The purpose of the above section is to give Thulen an idea about how I think I will be playing my character, so that he can better prepare, if he desires so, and so that we will be on roughly the same page about the kinds of play I’d like to see. These are, of course, negotiable. Also: to give one clear point where my char can be poked for fun and profit.


I’ll do this in terms of beliefs and instincts, just because I enjoy the format and find it both expressive and brief. Beliefs first. They tell about what I am potentially interested about in the character and about how I will likely play him. They are meant to be challenged.

  •  My father has no power outside France; I am safe here and will stay here.
  • My family thinks of me as honourable. I shall not let their trust down, for it would make them unhappy.
  • This one up for writing. If Thulen is cooperative and willing, “Stealing [plot-relevant] item will allow me to finally end the unlawful acquirings and live with no more deceit.”. Alternatively, when other characters are done, this one may be about one of them, is the player is interested.

And on to instincts. They tell about the character’s supposed behaviour is like and provide colour (detail, fluff, something to that effect). These are also flags: I want these to be relevant and apply in actual play. Up to negotiation, as always.

  • Always be courteous. (Some of this may occasionally be spoken in French).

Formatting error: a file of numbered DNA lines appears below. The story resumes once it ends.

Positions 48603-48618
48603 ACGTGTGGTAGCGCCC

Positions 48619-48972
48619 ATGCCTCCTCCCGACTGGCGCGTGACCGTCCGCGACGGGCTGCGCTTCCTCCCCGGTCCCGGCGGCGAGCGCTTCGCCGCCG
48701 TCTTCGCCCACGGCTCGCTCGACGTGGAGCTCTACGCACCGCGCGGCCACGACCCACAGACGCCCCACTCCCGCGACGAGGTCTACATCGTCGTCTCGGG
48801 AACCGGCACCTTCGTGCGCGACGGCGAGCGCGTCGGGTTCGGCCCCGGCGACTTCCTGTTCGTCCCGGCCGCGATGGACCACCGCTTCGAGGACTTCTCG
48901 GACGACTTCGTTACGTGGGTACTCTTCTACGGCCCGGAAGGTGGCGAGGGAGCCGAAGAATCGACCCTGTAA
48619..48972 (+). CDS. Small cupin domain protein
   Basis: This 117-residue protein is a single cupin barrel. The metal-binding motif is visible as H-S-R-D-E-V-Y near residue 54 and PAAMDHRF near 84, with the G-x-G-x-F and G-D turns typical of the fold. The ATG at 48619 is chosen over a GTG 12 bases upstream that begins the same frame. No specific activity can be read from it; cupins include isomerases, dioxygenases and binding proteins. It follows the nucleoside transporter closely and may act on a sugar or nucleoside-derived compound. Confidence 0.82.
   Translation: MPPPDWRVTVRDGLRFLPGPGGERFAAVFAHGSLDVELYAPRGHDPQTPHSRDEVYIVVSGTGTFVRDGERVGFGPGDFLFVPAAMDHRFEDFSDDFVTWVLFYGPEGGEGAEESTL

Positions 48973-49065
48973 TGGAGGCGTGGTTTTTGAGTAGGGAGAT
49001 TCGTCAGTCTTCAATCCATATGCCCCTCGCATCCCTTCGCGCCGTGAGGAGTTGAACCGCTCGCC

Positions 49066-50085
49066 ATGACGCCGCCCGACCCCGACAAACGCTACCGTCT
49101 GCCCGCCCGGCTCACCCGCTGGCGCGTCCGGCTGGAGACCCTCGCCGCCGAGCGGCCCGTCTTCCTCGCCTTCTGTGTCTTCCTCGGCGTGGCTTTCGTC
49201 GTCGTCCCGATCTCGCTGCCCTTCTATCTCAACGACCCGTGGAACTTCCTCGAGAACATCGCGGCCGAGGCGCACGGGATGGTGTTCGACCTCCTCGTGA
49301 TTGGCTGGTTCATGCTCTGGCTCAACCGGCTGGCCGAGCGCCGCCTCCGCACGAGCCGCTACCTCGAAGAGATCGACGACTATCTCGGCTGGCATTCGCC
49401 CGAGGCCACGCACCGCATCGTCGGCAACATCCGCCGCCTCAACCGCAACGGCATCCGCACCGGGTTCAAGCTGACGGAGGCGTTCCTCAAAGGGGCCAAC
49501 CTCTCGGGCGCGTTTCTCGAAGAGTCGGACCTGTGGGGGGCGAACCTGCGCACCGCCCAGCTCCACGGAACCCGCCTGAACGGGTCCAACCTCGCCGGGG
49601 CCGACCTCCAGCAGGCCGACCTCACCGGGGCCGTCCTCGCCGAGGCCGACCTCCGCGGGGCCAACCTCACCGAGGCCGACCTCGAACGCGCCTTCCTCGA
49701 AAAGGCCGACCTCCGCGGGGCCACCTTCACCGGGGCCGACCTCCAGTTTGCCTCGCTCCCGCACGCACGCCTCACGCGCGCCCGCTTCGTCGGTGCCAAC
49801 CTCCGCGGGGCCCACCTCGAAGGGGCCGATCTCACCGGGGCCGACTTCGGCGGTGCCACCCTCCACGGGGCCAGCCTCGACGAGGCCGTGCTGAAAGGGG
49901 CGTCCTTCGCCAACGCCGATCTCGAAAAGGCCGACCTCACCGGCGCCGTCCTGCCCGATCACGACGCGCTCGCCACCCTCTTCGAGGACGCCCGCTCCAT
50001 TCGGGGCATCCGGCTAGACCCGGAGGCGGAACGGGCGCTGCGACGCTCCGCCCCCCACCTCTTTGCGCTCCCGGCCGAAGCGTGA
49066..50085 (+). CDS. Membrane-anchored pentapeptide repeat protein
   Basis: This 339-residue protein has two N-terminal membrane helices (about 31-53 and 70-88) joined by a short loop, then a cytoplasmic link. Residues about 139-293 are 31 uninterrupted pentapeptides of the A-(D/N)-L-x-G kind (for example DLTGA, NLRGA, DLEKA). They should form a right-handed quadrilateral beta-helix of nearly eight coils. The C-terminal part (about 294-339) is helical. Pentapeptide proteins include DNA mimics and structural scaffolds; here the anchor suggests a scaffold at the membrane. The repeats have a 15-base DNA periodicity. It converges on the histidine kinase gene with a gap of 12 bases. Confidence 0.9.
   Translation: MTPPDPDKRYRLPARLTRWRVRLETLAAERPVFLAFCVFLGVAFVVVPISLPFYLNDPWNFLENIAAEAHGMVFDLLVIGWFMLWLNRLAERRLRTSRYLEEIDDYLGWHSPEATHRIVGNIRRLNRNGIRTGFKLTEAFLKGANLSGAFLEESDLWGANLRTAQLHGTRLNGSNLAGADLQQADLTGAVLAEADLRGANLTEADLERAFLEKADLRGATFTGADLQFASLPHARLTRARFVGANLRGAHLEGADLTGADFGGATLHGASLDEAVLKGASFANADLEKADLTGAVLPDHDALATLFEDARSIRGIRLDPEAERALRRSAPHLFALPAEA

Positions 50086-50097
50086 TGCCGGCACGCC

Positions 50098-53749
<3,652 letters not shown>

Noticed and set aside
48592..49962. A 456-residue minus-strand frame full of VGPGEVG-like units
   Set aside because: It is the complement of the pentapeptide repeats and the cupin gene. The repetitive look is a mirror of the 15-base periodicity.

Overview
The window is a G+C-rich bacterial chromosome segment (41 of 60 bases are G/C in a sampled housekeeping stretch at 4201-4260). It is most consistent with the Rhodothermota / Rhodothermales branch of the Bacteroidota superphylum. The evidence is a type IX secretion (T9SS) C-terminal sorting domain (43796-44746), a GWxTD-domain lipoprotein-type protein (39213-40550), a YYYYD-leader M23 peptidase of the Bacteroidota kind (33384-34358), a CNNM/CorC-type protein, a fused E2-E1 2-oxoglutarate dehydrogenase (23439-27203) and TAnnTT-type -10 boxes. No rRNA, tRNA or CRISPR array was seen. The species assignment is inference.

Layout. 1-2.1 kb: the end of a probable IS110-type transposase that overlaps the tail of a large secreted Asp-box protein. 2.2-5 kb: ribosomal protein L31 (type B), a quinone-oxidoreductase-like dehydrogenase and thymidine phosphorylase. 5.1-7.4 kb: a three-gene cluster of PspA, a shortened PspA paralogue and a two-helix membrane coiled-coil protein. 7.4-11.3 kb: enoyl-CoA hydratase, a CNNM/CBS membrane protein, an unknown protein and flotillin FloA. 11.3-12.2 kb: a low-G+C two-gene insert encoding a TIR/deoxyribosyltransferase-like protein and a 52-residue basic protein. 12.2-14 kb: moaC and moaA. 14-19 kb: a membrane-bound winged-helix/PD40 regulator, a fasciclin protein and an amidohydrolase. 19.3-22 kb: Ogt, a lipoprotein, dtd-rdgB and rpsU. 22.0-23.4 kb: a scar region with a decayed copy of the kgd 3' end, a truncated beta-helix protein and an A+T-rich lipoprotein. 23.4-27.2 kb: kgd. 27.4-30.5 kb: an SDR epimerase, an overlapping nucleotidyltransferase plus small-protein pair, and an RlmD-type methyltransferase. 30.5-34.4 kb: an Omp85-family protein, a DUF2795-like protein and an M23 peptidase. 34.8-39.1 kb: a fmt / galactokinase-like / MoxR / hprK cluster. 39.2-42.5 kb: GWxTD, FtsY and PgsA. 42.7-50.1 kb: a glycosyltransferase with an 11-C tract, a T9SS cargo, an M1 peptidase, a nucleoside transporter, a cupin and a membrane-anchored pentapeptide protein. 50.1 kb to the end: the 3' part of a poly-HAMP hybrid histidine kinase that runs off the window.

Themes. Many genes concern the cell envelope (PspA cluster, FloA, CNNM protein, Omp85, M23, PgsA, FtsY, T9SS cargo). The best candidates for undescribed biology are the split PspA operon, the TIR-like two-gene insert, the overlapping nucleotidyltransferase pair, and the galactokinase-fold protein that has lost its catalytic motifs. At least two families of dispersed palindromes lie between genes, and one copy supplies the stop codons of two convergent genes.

• If unmasked and among people, then act clumsy.
  • Always secure an exit. (That is, assuming no outstanding surprises, always knows at least one exit route that can be reached with only modicum of trouble, provided such exists.)

And on to the mechanics

I’m not quite confident enough with Thulen’s house system to deal with this stuf, as of yet. Thulen, we can handle this in person, through here or through other means.


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Lost in translation

28 February, 2008 at 11:20 pm (definition, rpg theory) (, , , , , )

This post is about language. Tangentially related to roleplaying, more so in the end. I don’t have any training in the area, but meddling is fun, so…

There will be three examples used: Written English (you have probably heard of this one before), propositional logic (which can handle such phrases as “p and q if and only if q and p”, “if p, then q”, and usually has the operators not, and, or, if…then, if and only if) and a small indie RPG Risus by S. John Ross.

Defining a language